By Felicity Aldridge (’16), Jacqulyn Barbieri (’16), Piyush Jain (’16), Meredith Roman (’16), Jaime Sanchez (’16)
UCLA Anderson’s Applied Management Research (AMR) field study program presents an opportunity for companies and organizations to work with MBA students for six months to solve strategic or important organizational issues. Domestic and international projects range from launching a new product, entering a new market, solving operational problems or evaluating potential acquisitions. It’s an opportunity for students to put management tools into practice and make a direct impact.
Our team of five (each of us have diverse backgrounds, with careers in real estate, technology or entertainment) is working with a coffee cooperative, representing more than 100 farmers from Guatemala. AMR has been a great learning experience and our key takeaways are:
Industry knowledge: Prior to our project, the only knowledge we had about coffee was that it helped us get through late nights and early mornings. In the span of just four months, we learned how coffee is grown and how specialty coffee commands a price tag of $4 per cup compared to the export price of $0.4 per pound. During winter break, members of our team visited the Guatemala coffee growing regions as well as coffee hotspots in Los Angeles, interviewing over 50 stakeholders. Starting from the ground up in Guatemala, we visited farmers to learn about their challenges in producing coffee. We met with national coffee associations, coffee consultants and export houses to understand the Guatemala coffee landscape before diving deep into our project. Our favorite part was coffee cupping, which is the practice of observing the tastes and aromas of brewed coffee.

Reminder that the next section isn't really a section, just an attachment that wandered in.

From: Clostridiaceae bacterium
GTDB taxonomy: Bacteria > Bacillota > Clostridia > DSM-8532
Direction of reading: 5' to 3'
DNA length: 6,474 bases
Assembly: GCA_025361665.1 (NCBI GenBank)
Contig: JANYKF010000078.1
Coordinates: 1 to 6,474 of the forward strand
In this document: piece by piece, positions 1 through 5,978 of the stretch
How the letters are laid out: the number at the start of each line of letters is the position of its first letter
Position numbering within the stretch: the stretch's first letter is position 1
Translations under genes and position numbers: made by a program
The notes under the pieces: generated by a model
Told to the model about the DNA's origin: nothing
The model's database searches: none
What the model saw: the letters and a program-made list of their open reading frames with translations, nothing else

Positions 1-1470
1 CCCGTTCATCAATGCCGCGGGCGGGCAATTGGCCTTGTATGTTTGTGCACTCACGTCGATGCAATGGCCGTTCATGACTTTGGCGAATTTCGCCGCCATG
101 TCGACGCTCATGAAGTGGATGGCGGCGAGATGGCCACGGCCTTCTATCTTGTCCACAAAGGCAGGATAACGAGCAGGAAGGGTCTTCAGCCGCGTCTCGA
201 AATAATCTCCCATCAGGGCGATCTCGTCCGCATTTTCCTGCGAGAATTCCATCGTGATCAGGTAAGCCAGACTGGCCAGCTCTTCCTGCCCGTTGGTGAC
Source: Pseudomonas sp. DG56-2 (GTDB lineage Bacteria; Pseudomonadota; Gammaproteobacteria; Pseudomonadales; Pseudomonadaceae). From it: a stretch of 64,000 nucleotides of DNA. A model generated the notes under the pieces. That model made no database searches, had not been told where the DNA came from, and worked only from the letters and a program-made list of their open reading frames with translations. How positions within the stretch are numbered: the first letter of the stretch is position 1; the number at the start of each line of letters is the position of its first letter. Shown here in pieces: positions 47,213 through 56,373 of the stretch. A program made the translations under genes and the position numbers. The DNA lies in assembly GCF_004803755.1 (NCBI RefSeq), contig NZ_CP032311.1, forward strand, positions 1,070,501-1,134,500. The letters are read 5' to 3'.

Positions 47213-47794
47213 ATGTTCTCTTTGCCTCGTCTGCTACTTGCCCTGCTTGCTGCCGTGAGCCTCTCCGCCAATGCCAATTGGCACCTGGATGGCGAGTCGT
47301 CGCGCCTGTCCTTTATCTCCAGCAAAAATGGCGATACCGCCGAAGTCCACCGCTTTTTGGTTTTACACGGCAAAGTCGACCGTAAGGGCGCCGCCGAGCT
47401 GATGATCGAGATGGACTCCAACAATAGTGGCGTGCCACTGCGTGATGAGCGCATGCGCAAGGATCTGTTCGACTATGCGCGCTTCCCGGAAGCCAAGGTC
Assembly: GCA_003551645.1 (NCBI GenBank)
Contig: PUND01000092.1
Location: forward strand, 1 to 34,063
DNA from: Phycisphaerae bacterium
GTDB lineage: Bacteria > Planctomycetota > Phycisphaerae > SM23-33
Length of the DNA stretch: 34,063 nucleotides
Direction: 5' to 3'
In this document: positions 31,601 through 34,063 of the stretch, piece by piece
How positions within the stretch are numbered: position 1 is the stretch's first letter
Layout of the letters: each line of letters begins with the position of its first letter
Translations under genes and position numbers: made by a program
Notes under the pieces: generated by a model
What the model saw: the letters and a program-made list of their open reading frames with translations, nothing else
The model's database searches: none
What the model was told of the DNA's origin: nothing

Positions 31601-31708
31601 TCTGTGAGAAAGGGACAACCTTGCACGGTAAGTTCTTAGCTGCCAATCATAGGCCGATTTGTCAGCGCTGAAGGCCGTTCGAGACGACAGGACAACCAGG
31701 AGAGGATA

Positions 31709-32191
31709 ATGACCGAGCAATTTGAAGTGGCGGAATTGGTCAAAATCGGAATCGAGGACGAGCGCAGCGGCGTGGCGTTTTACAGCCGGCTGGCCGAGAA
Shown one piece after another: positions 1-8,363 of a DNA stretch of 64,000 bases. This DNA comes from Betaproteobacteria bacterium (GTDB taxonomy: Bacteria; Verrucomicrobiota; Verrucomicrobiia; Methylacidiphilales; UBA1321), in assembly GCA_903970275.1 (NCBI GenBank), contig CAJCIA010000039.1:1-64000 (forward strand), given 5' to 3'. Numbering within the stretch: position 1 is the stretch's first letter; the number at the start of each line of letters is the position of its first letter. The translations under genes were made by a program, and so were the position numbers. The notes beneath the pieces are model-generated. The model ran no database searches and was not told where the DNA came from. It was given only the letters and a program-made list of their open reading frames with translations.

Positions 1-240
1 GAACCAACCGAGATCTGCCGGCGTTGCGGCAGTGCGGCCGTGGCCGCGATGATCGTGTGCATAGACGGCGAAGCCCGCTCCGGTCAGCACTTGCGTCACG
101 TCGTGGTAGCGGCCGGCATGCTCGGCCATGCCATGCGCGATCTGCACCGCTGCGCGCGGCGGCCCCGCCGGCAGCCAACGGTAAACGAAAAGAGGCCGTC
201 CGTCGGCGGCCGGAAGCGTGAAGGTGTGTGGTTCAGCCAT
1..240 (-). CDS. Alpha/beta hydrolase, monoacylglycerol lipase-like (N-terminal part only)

Real-world experience: We had to work very closely with our client to understand their key strategic challenge. Case studies in the classroom do a great job of setting up a problem for us while providing information to solve the case, but nothing comes close to a real-world experience. We went through all facets of a consulting engagement, which included project scoping, setting realistic deliverables, allocating resources, research, analyzing data, managing team and client expectations, navigating roadblocks and communicating key findings. AMR is a great learning experience for anyone with no prior consulting experience because it teaches how to structure and execute the problem-solving process as an outsider.
Direct impact: The real motivation for our work was the impact it’s going to have and which was evident after our visit to Guatemala. We realized this after meeting the coffee growers and internal stakeholders, who really sought our engagement to fill the skill/knowledge gap they are facing. We saw benefits not only for the client but also for complementary businesses and organizations. Knowing that our recommendations will be executed is a great incentive for us to deliver our best work.
Finally, we got to opportunity to explore Guatemala outside our work. Some of us managed to hike a dormant volcano and pick up a little Spanish. We’re so thankful for this opportunity that was academically challenging, professionally rewarding and personally stimulating.
Tenga un buen día.